Power of one
Wednesday, 28 November 2018 at 20:30
In the recovery of a lost Totality, of the Total-Man, of the Absolute Self (of the Selbst of Nietzsche and Jung), of the Unus Mundus, they had turned the creator into a discoverer and, if the creative imagination is the defining element of humanness, then they were dehumanisers. Jung’s concept of Synchronicity was founded upon a belief that both the observer and connected phenomenon ultimately stem from the same source, the Unus Mundus, which means One World. Jung was the Spinozist par excellence.
C. G. Jung
Jung and others fell and worshipped before the power of One; to aspire for us all to become as One; to bring about One world; to proffer a perennial ‘truth’ common to all religions.
This is tikkun, the return to the One.
This is the end-game of Spinozism in which freedom is the recognition of this necessity.
And the price of this necessary freedom? The end of the creative imagination, death of the self and the end of humanity.
And who is promoting the one world schemas? Who is funding the anarchist, Marxist and liberal Left? Their faces will not be revealed. Suffice it to say that financial globalism is the final victory of Spinozism
© John Dunn.
Tuesday, 27 November 2018 at 17:45
Shoot down the albatross of necessity. Escape with the self and abandon the ship of fools…
Choose instead to be saved by the Triune God in a relationship where two separate substances and one sole essence = three. Know this and know why the God of love is revealed to human consciousness as the eternal Trinity—the Loving One who loves, the Loved One who loves, and their Love who loves them: Father, Son and Holy Spirit.
Eagle symbol of John.
‘No-one has ever seen God’, reiterates John. This is the point.
And yet we encounter God, we cannot create Him.
God is Love.
And yet Love does not precede the encounter.
In the beginning was the Word, or Logos.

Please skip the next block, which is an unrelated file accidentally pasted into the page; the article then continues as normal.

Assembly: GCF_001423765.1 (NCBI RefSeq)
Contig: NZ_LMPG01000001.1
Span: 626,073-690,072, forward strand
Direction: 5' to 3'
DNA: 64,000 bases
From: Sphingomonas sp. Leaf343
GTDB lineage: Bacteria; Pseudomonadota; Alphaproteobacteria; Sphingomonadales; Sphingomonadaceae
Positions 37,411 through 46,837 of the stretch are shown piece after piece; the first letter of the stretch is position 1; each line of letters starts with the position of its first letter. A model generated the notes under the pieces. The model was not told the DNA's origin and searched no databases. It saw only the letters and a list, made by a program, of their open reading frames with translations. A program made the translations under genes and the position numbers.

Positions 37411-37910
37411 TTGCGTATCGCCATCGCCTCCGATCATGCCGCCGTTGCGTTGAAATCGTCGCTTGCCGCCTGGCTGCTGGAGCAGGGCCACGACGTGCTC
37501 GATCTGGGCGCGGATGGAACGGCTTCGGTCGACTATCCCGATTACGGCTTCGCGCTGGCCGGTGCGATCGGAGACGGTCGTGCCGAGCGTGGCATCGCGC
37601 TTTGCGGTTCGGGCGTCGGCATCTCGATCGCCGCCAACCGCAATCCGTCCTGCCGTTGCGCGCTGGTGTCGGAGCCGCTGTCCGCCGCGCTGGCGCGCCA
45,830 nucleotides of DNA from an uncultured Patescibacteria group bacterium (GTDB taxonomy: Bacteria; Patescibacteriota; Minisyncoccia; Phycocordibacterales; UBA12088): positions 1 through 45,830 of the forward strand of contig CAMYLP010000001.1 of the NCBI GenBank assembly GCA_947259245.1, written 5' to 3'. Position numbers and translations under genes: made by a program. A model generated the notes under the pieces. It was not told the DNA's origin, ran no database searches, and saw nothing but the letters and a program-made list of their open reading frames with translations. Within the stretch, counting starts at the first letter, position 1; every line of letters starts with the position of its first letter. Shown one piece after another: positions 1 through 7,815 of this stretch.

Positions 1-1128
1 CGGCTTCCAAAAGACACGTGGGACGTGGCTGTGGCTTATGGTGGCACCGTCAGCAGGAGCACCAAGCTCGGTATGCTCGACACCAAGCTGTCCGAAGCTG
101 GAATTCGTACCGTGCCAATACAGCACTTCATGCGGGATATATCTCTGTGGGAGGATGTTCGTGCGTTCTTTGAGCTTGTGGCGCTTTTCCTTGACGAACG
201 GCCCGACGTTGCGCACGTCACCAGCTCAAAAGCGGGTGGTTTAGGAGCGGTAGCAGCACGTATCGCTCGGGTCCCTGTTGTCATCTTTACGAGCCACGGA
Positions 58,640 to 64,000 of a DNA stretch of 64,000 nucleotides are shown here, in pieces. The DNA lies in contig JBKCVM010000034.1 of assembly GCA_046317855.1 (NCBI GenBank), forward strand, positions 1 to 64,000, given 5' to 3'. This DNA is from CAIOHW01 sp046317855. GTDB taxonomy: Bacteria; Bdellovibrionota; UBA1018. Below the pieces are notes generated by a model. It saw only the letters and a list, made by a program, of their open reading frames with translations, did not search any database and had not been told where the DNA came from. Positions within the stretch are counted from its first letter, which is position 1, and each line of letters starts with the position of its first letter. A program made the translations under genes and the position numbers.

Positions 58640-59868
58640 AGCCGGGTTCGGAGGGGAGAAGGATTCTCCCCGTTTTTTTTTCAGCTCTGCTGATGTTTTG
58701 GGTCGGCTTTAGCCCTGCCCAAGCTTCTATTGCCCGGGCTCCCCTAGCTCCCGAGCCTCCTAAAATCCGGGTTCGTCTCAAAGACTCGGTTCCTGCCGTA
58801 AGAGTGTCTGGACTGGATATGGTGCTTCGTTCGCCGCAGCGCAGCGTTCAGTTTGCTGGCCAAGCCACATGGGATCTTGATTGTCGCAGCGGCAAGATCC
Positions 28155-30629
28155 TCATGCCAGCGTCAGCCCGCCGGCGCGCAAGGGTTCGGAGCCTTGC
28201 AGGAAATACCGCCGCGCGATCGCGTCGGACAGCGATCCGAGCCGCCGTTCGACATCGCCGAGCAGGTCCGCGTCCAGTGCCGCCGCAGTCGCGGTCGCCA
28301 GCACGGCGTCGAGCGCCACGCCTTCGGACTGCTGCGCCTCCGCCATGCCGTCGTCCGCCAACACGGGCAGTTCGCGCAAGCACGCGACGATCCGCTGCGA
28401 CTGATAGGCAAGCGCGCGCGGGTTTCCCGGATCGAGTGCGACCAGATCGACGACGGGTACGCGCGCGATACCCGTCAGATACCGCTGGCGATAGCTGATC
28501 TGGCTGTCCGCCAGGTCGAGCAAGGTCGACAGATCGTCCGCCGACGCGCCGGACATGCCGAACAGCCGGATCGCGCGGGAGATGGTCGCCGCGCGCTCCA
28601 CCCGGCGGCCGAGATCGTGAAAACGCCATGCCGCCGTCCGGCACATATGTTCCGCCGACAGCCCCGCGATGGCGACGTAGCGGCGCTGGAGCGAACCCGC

And yet each moment is a new beginning.
The mystery is in the encounter. Love is the product of encounter. Sanctity for the self is found in Love. This is where we find God.
…he that dwelleth in love dwelleth in God, and God in him. (1 John 4:16)
© John Dunn.
Shoot down the albatross
Monday, 26 November 2018 at 17:45
Albatros Shot (Mervyn Peake)
Love, Fatherly love, is unconditional i.e. authentic.
By leading an authentic life we are tapping in to an eternal truth, even if first we must pass through Felix Culpa - the Fall from naive innocence to a new realisation of the choice facing us.
Jesus proclaimed the truth of the authentic life, new life, and was vilified for it by the Devil’s children.
Nevertheless, his proclamation was the turning point.
Choose not tikkun, the path of subsumption in the world or, in Spinoza’s terms, the Substance, for this leads to the death of the self.
Reject idolatry, reject oneness.
Shoot down the albatross of necessity. Escape with the self and abandon the ship of fools.
© John Dunn.
Sunday, 25 November 2018 at 11:50
World or new life
‘No-one has seen God’, reiterates John. But we have seen and existentially experienced him through His Son, who proclaimed our Father’s Love, and who in doing so manifested God’s embodiment.
Following the proclamation of Jesus, we too recognise that we have a choice to embody God within ourselves.
This remains the salvific nature of the cross, the resurrection and new life.
This remains the saving grace - that we have a choice
And the choice must be made at each moment - the world or new life.
Away with the laws of necessity. Jesus was the restorer of choice, the restorer of humanity, the Saviour of mankind.
'See what kind of love the Father has given to us, that we should be called children of God; and so we are.' 1 John 3:1
It is God's love, proclaimed by Jesus, that restores to man the freedom which he has lost, the freedom to take possession of his own authenticity.
© John Dunn.
Saturday, 24 November 2018 at 17:39
Through Jesus, the bifurcation between good and evil became clear and exposed. The eternal struggle between good and evil surfaced at this turning point in cosmic history. The veil was rent.